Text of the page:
Diversity and Inclusion
Diversity and inclusion are central to our mission and pursuit of excellence here at the College of Architecture. Each person has something to gain from and offer to our community of learning, discovery and outreach. Our aim is to foster an inclusive culture with diverse perspectives united by the transformative power of planning and design. All are welcome here.
Jeremiah Brown has been the creative type for as long as he can remember. “I’ve always loved to draw,” Brown said. “But it wasn’t until my senior year of high school that I got interested in buildings.” A Kansas City native, Brown grew up in apartments his entire life, which fueled his fascination with houses in particular. When he heard that his high school, Park Hill, was offering an architectural design class, he jumped at the opportunity to learn more about the field.
“I was like, ‘I’m gonna actually try and expand my knowledge in it,’” he said. “I took that class and loved it — just the spectrum and knowledge encompassed in that class was really fun. So, I said, ‘I think this is something I really want my life’s journey and goal to be — to be an architect.” The next step was choosing a college. While attending a college convention during his senior year, he noticed a University of Nebraska–Lincoln recruiting booth. A wrestler in high school, Brown decided to follow in the footsteps of someone he admired who had gone to Nebraska.
“I thought, ‘Oh man, that’s where my favorite wrestler went, so I’m going to go talk to them,’” he said. “I was talking to two guys (who) were actual wrestlers too on the team. It was just a coincidence.”
One of them mentioned Nebraska’s College of Architecture. It seemed like fate to Brown.
Full story can be found here: https://go.unl.edu/o4wy
The College of Architecture is pleased to announce Charyl F. McAfee-Duncan, FAIA has been selected as this year’s Alumni Master. Charyl is a licensed architect and president and principal of the Dallas office of McAfee3 Architecture and Design. She is the first African American woman fellow of the American Institute of Architects in Dallas and the second in Texas, serving on various Dallas AIA committees.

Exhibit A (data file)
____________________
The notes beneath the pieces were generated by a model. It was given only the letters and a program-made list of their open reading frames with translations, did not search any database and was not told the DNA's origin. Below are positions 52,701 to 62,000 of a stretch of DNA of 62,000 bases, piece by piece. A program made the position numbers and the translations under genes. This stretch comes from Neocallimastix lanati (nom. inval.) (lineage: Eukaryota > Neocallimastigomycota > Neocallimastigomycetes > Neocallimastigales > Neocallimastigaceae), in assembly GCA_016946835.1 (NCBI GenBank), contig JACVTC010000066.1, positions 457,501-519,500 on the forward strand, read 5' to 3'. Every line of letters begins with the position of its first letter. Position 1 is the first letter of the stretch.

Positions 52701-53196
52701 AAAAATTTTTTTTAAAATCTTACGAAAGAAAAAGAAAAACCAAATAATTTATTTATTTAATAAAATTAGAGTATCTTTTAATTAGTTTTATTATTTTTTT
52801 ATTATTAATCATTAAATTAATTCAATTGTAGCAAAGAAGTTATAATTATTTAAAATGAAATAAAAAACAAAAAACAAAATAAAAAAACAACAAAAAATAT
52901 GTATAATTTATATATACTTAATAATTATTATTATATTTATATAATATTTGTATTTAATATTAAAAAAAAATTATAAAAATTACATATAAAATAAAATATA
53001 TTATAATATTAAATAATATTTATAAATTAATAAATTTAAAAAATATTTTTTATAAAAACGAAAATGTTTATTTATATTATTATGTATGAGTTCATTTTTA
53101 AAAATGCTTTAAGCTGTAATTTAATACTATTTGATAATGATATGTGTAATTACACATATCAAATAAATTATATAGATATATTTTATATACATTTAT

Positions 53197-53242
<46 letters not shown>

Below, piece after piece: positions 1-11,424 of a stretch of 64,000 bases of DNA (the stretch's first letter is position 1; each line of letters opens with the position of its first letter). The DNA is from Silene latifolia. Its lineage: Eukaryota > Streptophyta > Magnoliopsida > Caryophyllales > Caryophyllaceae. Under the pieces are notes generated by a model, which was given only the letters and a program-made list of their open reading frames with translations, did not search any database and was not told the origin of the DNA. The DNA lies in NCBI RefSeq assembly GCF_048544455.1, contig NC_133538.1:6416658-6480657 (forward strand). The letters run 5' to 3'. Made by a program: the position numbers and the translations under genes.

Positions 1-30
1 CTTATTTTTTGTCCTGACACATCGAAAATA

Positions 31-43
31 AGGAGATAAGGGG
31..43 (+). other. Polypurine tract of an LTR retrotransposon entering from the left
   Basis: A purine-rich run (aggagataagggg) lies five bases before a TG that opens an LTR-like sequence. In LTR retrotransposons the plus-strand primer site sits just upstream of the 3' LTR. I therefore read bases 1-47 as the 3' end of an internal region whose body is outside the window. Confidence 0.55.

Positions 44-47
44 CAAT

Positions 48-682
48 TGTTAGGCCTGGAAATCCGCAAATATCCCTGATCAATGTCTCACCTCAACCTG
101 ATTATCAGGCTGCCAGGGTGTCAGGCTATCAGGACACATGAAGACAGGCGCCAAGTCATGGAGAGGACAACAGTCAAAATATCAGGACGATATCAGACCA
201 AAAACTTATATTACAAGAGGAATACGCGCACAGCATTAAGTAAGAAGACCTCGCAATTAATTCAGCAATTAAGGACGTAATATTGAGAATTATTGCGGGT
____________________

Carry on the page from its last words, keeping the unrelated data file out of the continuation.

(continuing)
She has led significant projects in the areas of college campus facilities, recreational facilities, transportation and healthcare.
Charyl received her undergraduate degree in architecture studies from the University of Nebraska-Lincoln and her Master of Architecture degree from the University of Texas in Austin. She is an advocate for women in architecture and is an activist encouraging young girls to be enthusiastic about choosing careers in the design professions.
As part of UNL Alumni Master’s week, Charyl will be visiting various studios this Thursday and Friday. Please help us congratulate Charyl on this great honor and make her feel welcome if you visit with her this week or see her passing in the building.
Ways To Get Involved
Nebraska Community of Learners — Understanding Diversity
A community of learners dedicated to understanding diversity through education. The series of virtual conversations are intended to help students, faculty, staff, alum and the greater community understand and embrace the opportunities we have to create a greater sense of inclusion for all. #NCLUDE is a space to talk candidly about inclusive excellence being a part of our everyday interactions.
Get involved! It’s a great way to make your college years not only successful but memorable and meaningful. Check out several of our college of Architecture student organizations with a focus on diversity and inclusion.
Hyde Lecture Series —Understanding Diversity through Education
The 20/2021 CoA Hyde Lecture series featured speakers from across disciplines that were united under the common theme of “Building Justice- Design and Planning for a Just Society.”
Our professions have long excluded people of color and under-served groups in both process and outcomes. To confront it, the 20-21 Hyde Lecture Series brings lecturers who believe that design and planning should be explicitly engaged with fostering a just society. Doing so is an act of hope requiring, not only, an awareness of true inequity, but also a compulsion to refute it in its many forms. See the whole season's recorded lectures below.